The National Emergency Management Agency’s (NEMA) Operation Relief made its way to the quaint and peaceful settlements in East End and was received by residents with grateful hearts and opened arms. Recently, the team, led by Senator Kay Forbes-Smith NEMA’s Grand Bahama Coordinator, loaded up a box truck of hurricane relief supplies and with a convoy of volunteers, headed to the communities of Grand Bahama that were the hardest hit by Hurricane Dorian when it blew through the island on September 1, 2019. The trip to the East was more of a reconnaissance mission as much as it was a mission of supplying needed relief items.
Sweeting’s Cay was the destination, but obvious needs in communities along the way diverted the route, as Senator Forbes-Smith; G. B Christian Council President, Robert Lockhart; Island Administrators and NEMA volunteers stopped to deliver cases of water, canned goods, hygiene products, dry goods and words of encouragement to residents in other communities.“The purpose of the trip was to really get a view of where we are as it relates to our efforts in East Grand Bahama,” said Senator Forbes-Smith. “East Grand Bahama was severely impacted by Hurricane Dorian and we need to really check on a daily basis on how we are progressing in East Grand Bahama, because it is an area that has been devastated so much.”
The trip to East Grand Bahama was carried out by all of NEMA support services working on post Dorian efforts. Bertha McPhee led the team from the Department of Environmental Health, along with the Commander of the Defence Force, Special Forces from the Trinidad police force and local NEMA volunteers. At each stop, where care packages were delivered to residents, Senator Smith, Pastor Robert Lockhart, East End Administrators and NEMA volunteers listened as home owners and even children expounded the horrors they faced in riding out Hurricane Dorian in East Grand Bahama.
“We wanted to talk to residents in McLean’s Town, in High Rock, in Pelican Point and on Sweeting’s Cay about what their needs are and where they are following Hurricane Dorian,” said Senator Forbes-Smith. Words of comfort and encouragement were offered, as Pastor Lockhart told home owners to continue to stay strong and to believe in the fact that things will get better. As the team moved further and further east, the devastation got more severe. In High Rock, only the frames of homes remained. The government complex (which housed a police station, National Insurance Board and a small post office) was obliterated. The High Rock clinic across the street was flattened, with the four walls of the small building lying in four different directions, as if someone had intentional pulled the building apart to see what was inside.
By the time the convoy reached McLean’s Town devastation and the idea of losing everything took on new meaning. The once thriving, robust, active community, where Grand Bahamians would gather by the dock awaiting a boat to get to Abaco or Sweeting’s Cay lie deserted. Homes that had been abandoned by its occupants during the height of the storm, sat shattered, some had roofs caved in, some had walls blown out and some were only concrete foundations, the only indication that a house at one point stood there. The remnants of toys, clothing, yard equipment, house appliances and other personal items were strewn over yards where houses had been destroyed.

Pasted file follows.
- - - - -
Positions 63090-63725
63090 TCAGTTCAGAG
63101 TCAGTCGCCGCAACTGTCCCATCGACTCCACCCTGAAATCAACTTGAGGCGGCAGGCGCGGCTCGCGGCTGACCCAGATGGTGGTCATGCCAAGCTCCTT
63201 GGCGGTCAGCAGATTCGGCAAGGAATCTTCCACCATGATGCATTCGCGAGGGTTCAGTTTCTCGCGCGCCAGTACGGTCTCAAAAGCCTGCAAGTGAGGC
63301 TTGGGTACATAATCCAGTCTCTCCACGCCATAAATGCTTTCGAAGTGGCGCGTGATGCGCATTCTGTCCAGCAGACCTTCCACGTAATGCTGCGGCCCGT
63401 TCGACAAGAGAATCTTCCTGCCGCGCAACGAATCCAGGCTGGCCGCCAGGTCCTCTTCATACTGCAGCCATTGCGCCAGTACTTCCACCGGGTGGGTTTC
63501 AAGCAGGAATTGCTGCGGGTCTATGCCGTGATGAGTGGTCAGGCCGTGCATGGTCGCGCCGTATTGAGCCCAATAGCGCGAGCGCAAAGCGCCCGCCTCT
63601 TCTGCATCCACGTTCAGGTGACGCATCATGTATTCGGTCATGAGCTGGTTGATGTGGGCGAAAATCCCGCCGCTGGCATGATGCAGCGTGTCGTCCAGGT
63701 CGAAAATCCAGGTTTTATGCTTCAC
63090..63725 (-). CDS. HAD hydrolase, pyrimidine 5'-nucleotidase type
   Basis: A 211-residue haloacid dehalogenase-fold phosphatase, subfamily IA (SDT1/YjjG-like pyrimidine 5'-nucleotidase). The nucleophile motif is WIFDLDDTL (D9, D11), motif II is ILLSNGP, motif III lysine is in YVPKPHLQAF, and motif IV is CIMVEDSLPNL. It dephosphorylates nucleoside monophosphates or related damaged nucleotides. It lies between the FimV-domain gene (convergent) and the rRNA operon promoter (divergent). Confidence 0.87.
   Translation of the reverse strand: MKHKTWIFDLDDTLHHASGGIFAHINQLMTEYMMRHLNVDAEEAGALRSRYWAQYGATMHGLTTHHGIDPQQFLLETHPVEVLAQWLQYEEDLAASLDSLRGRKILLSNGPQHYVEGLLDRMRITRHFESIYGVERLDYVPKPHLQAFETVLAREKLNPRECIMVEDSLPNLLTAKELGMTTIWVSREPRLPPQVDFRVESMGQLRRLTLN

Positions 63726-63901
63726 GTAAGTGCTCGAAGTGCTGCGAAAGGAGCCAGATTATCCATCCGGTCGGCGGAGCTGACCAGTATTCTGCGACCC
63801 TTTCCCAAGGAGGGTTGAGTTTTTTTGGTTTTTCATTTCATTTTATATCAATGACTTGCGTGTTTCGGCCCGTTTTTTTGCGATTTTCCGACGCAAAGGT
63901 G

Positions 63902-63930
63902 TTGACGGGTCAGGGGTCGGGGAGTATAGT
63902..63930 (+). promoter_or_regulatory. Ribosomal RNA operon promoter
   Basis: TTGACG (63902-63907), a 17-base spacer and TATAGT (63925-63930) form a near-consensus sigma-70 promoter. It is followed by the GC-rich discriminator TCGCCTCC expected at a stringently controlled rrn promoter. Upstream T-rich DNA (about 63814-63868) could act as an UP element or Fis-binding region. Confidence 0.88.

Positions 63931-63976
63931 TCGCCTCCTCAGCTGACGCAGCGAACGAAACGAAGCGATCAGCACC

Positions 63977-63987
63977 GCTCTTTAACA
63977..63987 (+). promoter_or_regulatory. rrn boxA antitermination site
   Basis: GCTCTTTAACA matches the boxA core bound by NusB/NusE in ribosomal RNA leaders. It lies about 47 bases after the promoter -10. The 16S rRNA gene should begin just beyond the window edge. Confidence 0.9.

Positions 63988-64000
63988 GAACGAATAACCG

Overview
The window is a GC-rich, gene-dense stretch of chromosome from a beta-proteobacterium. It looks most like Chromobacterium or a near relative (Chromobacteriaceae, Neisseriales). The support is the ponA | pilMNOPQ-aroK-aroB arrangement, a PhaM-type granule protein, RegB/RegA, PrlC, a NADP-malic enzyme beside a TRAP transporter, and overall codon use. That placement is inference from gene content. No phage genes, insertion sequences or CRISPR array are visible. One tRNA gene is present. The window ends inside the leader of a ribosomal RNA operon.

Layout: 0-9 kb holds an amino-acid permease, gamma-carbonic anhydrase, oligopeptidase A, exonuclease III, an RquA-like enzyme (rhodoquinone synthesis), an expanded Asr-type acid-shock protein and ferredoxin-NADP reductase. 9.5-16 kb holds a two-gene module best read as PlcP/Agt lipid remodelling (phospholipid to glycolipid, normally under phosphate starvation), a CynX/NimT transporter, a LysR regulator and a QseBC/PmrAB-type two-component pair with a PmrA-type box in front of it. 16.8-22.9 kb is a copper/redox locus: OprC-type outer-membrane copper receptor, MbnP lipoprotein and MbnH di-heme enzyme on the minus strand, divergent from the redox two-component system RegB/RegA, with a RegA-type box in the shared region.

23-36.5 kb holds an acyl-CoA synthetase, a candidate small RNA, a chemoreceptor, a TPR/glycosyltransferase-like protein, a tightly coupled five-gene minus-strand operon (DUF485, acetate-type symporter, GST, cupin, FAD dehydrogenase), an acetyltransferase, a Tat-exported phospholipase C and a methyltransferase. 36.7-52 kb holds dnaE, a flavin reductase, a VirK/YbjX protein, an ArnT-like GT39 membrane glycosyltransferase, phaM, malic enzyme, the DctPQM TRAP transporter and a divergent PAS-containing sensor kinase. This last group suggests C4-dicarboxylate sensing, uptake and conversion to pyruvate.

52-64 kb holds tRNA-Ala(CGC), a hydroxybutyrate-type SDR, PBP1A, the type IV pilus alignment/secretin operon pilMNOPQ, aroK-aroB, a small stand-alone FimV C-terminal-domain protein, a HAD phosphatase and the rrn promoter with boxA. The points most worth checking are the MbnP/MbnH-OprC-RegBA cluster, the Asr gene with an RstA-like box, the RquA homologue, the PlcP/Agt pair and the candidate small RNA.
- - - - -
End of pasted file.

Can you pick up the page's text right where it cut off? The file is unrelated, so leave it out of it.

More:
However, the destruction caused by Hurricane Dorian would also show up in the nearby sea, during the boat ride from McLean’s Town to Sweeting’s Cay, where cars littered the water near the dock. It was unclear how so many cars ended up in the sea surrounding McLean’s Town, but speculations suggested that the high tide that had moved on land, receded, pulling cars with it into the sea. Sweeting’s Cay would suffer the same fate as McLean’s Town. Not one home or building on the small cay escaped Hurricane Dorian’s wrath. Some were more damaged than others, but all were basically uninhabitable. Yet the people on Sweeting’s Cay insisted on staying, not wanting to leave what they had worked so hard to accumulate, in spite of the fact that it was all lying in rubble.
On the surface, one looking from the outside in, would have found it difficult to believe that Sweeting’s Cay residents had gone through a major hurricane and that they had lost all that they had to that storm, because they greeted the convoy of NEMA volunteers with welcoming smiles, hugs and genuine appreciation. Supplies were unloaded and taken to a central location on the Cay, where residents gathered and the supplies distributed based on individual need. A tour of the Cay would reveal destruction that seem unimaginable, yet miraculously, no one on Sweeting’s Cay lost their life to Hurricane Dorian. According to Senator Smith, the trip gave NEMA some insight as to where residents on Sweeting’s Cay and in East End stood in terms of their needs.
“From this trip, what we found is that we have to come up with a different strategy for debris removal in east Grand Bahama and we also have to talk about the education that we need to provide to the community as it relates to mold remediation. “There’s a thousand things that we need to do in East Grand Bahama, as we have to do for the entire island of Grand Bahama that was flooded and hit hard. There is still a lot of work left to be done in restoring the island of Grand Bahama. But if we take it one step at a time, then we will eventually get there.”